Hepatitis E virus persists in the ejaculate of chronically infected men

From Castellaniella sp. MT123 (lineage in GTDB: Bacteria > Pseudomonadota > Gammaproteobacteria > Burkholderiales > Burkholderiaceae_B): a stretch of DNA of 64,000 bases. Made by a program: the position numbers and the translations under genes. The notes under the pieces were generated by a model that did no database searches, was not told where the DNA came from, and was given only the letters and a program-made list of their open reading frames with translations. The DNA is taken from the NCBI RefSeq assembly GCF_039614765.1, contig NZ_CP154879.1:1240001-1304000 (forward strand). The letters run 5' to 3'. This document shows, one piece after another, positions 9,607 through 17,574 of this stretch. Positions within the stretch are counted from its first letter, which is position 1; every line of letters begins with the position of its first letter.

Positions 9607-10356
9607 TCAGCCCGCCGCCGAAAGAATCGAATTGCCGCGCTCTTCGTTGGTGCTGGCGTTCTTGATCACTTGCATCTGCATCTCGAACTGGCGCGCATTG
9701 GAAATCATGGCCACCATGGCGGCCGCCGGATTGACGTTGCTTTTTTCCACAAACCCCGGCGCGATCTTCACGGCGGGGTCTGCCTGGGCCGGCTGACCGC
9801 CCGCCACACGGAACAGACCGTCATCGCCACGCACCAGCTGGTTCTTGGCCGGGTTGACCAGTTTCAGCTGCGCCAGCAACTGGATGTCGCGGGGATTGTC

Background & Aims Hepatitis E virus (HEV) infections are prevalent worldwide. Various viruses have been detected in the ejaculate and can outlast the duration of viremia, indicating replication beyond the blood-testis barrier. HEV replication in diverse organs, however, is still widely misunderstood. We aimed to determine the occurrence, features and morphology of HEV in the ejaculate. Methods Presence of HEV in testis was assessed in 12 experimentally HEV-genotype-3 infected pigs. We further tested ejaculate, urine, stool and blood from 3 chronically HEV-genotype-3 infected and 6 immunocompetent patients with acute HEV infection by HEV-PCR. Morphology and genomic characterization of HEV particles from various human compartments were determined by HEV-PCR, density gradient measurement, immune-electron microscopy and genomic sequencing. Results In 2 of the 3 chronically HEV-infected patients, we observed HEV-RNA (genotype-3c) in seminal plasma and semen with viral loads >2 logs higher than in the serum. Genomic sequencing showed significant differences between viral strains in the ejaculate compared to stool. Under ribavirin-treatment, HEV shedding in the ejaculate outlasted duration of viremia for >9 months. Density gradient measurement and immune-electron microscopy characterized (enveloped) HEV particles in the ejaculate as intact. Conclusions The male reproductive system was shown to be a niche of HEV persistence in chronic HEV infection. Surprisingly, sequence analysis revealed distinct genetic HEV variants in the stool and serum, originating from the liver, compared to variants in the ejaculate originating from the male reproductive system. Enveloped HEV particles in the ejaculate did not morphologically differ from serum derived HEV particles.



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